Detail and event pin this story firmly to 1809 and the Peninsular war, but I felt it had something of a contemporary vibe. A cat and mouse manhunt drives the plot lending the pace of a thriller, though there are elements of humour and romance too. This novel holds its own against the best in historical fiction, including my favourite Jane Austen (Persuasion) - I eked out the last chapter simply because I did not want the book to end.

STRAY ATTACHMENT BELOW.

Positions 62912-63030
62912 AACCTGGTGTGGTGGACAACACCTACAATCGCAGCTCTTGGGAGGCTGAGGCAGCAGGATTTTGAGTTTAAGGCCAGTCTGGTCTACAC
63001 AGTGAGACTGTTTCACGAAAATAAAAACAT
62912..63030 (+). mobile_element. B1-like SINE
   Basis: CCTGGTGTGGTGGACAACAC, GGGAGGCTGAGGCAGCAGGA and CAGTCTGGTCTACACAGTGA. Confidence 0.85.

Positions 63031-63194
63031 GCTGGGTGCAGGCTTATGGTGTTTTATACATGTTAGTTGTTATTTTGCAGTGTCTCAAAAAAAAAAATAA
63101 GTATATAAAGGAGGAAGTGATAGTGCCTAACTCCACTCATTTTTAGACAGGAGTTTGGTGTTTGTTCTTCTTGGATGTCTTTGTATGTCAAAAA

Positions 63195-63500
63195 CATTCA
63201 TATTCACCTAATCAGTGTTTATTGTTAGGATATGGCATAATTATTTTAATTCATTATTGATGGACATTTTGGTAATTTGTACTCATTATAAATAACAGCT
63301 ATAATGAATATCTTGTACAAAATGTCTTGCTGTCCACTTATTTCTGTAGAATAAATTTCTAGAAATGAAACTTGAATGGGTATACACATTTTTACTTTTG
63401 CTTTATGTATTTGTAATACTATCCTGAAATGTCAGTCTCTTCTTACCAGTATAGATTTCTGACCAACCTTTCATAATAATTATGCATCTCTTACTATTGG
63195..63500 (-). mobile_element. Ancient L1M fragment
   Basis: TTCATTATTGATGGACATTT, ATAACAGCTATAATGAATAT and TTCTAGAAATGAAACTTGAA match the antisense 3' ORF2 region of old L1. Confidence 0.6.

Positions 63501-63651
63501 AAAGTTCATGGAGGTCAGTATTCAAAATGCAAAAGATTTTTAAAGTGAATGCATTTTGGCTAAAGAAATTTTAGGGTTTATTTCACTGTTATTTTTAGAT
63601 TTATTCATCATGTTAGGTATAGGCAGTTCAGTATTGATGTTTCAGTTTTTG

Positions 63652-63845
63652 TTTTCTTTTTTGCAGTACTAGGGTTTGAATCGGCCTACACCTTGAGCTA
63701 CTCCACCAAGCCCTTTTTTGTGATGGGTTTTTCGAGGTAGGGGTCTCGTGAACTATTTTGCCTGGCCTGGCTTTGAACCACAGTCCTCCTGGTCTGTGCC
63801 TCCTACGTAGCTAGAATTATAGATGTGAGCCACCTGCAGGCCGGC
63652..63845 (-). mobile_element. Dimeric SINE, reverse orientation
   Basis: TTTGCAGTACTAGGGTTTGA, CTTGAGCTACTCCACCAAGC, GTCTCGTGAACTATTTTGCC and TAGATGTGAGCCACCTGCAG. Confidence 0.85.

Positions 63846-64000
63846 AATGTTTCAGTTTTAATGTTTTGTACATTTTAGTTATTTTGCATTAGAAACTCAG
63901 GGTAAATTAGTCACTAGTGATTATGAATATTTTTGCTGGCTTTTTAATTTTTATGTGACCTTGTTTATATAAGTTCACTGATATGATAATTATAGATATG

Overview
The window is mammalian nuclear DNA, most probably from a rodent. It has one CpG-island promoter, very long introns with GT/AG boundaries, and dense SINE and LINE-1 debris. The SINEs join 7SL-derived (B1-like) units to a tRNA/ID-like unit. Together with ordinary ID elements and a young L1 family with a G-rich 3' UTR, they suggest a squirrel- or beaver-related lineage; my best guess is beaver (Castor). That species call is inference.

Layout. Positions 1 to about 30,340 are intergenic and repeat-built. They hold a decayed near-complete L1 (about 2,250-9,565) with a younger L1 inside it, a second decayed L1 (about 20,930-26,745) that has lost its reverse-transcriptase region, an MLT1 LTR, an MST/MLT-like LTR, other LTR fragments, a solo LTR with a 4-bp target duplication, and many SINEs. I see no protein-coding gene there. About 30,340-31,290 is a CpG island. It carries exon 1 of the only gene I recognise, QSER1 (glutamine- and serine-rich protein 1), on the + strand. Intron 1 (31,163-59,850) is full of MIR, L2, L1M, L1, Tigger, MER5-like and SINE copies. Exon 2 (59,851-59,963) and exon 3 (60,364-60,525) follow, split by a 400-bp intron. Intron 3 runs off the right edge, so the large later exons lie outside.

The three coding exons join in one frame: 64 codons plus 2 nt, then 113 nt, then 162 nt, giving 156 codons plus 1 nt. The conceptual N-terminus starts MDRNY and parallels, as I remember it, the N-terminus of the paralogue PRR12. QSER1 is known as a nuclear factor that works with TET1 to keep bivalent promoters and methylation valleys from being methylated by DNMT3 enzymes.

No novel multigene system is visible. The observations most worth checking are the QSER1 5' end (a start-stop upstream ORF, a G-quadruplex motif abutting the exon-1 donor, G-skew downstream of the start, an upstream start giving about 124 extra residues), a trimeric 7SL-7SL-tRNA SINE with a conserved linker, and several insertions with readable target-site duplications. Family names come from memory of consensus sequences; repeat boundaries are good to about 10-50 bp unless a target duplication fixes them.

He went on. The air had a scent, a herbal sweetness, his own walking gave rise to. Heather, wild thyme, clover. But how open it was here! No hiding place for anything bigger than a lapwing. He was, he realised - had been since that moment on the ride down to the house - moving in two realities at once. In the first, everything was perfectly ordinary and just as it appeared, the island as he had come to it in the beginning. In the other, he had to resume the habits of active service, the scanning and reading of the land, the making and remaking of schemes with which to meet what could only be guessed at.